This brief presents findings from a national survey of elementary school principals on their professional learning experiences over the past 2 years and the professional development they had been exposed to on the job.While the sample of 1,000 NAESP members was drawn to represent elementary school principals nationally, actual survey respondents were 89% elementary principals, 8% middle school principals, and 3% principals of schools with other grade configurations. We explore five overarching topics:

  1. Professional development content to support leadership capacity
  2. Authentic, job-embedded professional learning
  3. Professional development wanted by principals
  4. Obstacles to professional learning opportunities
  5. District support of principals’ professional learning

Professional Development Content to Support Leadership Capacity

Most elementary school principals had access to professional development content identified as important for building leadership capacity, including topics in leading equitable schools. Over 80% of principals had the opportunity to participate in professional development content focused on managing change, creating collegial teaching and learning environments, and improving schoolwide instruction. In fact, the topic that almost all principals said they had access to was using student or school data for continuous school improvement (98%). Additionally, many principals reported access to professional development about helping teachers improve through cycles of observation and feedback (95%). Principals also were likely to have participated in professional development in leading equitable schools, such as meeting the needs of students with disabilities (95%), equitably serving all children (91%), leading schools to support students from diverse backgrounds (88%), and meeting the needs of English learners (86%).

Authentic, Job-Embedded Professional Learning

Many elementary school principals appear not to have had the opportunity to participate in authentic, job-embedded professional learning. Along with having access to professional development content that builds leadership capacity, principals benefit from having this content delivered through activities that are authentic and job embedded.Darling-Hammond, L., LaPointe, M., Meyerson, D., Orr, M. T., & Cohen, C. (2007). Preparing school leaders for a changing world: Lessons from exemplary leadership development programs. Stanford, CA: Stanford University, Stanford Educational Leadership Institute; Grissom, J. A., & Harrington, J. (2010). Investing in administrator efficacy: An examination of professional development as a tool for enhancing principal effectiveness. American Journal of Education, 116(4), 583–612. These activities include applied learning experiences (such as sharing leadership practices with peers), working with mentors and coaches, and participating in networking opportunities. Despite the research showing the importance of applied learning for effective professional development, our study finds that fewer than one third of all principals (32%) were able to spend time sharing leadership practices with their peers three or more times in the past 2 years (Figure 2).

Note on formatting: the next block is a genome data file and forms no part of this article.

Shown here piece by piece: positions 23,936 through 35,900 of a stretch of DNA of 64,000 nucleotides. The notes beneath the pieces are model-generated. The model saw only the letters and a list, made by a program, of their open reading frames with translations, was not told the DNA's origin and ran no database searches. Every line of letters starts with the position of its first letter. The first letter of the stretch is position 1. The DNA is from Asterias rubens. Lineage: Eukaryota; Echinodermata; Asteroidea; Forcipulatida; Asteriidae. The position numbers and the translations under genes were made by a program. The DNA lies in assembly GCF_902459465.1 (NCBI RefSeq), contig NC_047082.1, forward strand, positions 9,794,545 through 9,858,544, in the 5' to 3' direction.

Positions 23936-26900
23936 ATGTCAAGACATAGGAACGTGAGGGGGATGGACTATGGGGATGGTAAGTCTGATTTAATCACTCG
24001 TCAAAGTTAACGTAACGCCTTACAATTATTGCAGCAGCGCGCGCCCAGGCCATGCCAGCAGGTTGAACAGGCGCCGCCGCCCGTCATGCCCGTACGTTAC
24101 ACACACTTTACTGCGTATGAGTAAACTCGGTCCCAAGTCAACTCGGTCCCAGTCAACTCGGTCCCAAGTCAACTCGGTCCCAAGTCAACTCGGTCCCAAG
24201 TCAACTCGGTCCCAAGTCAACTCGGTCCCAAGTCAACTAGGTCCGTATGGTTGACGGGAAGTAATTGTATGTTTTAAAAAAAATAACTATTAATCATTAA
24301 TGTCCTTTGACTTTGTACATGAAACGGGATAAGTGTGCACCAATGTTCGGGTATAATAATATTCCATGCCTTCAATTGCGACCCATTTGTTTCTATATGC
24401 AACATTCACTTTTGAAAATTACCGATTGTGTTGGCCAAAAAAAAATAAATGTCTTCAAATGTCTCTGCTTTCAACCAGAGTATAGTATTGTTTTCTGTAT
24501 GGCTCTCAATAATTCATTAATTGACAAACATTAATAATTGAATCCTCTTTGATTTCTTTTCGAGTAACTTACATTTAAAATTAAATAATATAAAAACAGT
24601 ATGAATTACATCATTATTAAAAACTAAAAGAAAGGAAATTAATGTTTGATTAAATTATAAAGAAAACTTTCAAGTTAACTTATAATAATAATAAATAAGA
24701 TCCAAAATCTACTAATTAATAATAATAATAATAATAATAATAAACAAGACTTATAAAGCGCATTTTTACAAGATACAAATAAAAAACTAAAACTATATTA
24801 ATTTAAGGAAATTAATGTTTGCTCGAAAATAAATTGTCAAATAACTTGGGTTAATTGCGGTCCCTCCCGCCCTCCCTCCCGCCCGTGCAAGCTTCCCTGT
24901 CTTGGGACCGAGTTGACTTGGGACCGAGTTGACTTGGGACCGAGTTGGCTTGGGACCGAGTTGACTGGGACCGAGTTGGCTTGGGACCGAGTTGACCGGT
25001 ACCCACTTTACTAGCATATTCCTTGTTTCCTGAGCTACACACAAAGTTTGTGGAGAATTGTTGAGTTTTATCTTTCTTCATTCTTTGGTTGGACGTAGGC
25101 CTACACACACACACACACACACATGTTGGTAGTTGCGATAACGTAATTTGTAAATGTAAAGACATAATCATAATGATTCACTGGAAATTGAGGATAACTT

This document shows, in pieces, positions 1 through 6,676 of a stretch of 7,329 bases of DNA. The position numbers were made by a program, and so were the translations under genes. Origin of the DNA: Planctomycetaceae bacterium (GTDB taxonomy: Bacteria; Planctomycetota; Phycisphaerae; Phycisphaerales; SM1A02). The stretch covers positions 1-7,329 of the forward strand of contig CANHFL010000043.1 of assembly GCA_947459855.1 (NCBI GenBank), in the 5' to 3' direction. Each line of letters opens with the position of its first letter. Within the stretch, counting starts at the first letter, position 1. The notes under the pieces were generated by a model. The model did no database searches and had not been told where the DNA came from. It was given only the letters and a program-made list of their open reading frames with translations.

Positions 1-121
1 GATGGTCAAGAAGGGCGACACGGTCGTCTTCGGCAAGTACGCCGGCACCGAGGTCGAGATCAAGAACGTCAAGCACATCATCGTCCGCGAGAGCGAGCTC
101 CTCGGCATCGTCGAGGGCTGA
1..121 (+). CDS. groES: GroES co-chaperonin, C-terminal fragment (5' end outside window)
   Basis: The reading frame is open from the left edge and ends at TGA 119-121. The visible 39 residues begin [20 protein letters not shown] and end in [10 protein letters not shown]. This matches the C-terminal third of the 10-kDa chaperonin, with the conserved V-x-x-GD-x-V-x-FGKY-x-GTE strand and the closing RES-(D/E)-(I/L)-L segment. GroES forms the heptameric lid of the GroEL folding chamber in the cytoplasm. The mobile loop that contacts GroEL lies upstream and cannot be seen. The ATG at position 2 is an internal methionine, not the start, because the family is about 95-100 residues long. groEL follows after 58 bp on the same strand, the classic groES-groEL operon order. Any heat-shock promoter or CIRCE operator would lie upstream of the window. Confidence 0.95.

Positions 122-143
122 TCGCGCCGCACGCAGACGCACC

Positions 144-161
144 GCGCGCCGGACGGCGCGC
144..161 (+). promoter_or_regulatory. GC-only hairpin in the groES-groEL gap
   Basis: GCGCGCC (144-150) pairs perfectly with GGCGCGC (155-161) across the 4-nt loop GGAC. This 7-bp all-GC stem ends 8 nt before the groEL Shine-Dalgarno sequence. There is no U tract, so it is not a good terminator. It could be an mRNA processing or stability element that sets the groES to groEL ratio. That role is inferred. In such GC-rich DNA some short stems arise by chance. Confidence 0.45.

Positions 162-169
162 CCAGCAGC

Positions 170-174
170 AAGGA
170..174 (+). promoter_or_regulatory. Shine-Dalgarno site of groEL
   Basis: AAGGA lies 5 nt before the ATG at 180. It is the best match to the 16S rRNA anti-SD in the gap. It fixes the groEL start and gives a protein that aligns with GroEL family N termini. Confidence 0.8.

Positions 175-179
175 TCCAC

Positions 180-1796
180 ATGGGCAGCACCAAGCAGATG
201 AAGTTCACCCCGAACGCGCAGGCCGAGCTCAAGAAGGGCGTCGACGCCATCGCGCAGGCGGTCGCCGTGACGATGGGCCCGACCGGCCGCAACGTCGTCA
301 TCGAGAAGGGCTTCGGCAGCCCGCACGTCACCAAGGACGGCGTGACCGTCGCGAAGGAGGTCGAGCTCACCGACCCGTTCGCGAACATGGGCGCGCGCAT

Similarly, while the evidence points to the efficacy of mentors and coaches for principals, fewer than one quarter (23%) of principals responding to the survey reported having a mentor or coach in the past 2 years—and this percentage was lower for principals in high-poverty schools (10%). More principals had participated in PLCs—56% reported meeting with a PLC three or more times in the past 2 years—yet nearly half had not had this opportunity.

Professional Development Wanted by Principals

More than half of all elementary school principals wanted more professional development across all topics, but principals were most likely to want additional professional development that focuses on whole child education. Whole child education recognizes that all areas of a child’s development are connected. Therefore, whole child education includes challenging, in-depth learning opportunities, meeting students’ physical needs, and supporting their social and emotional learning.Darling-Hammond, L., & Cook-Harvey, C. M. (2018). Educating the whole child: Improving school climate to support student success. Palo Alto, CA: Learning Policy Institute. Specifically, principals reported their need for content on a range of supports for whole child education, from leading schools in supporting students’ social-emotional development (83%) to leading instruction on developing students’ higher-order thinking skills (73%). (See Figure 3.)

Many elementary school principals also indicated a need for professional development in leading equitable schools to ensure that all students have access to whole child education. This included meeting the needs of students with disabilities (71%), leading schools to support diverse learners (69%), equitably serving all students (69%), and meeting the needs of English learners (64%).

Obstacles to Professional Learning

More than four in five elementary school principals (84%) indicated that they faced obstacles to pursuing professional development. The top three reasons were not enough time (67%), insufficient coverage for leaving the building (43%), and not enough money (42%). Survey responses suggest that schools with larger proportions of historically underserved students are more likely to experience obstacles. Half of principals serving schools with high percentages of students of color reported lacking money for professional development (50%), compared with fewer than one third of principals of schools with low percentages of students of color (32%).We defined schools serving high percentages of students of color as those with 86% to 100% students of color. We defined schools serving low percentages of students of color as those with 0% to 20% students of color.

District Support for Professional Learning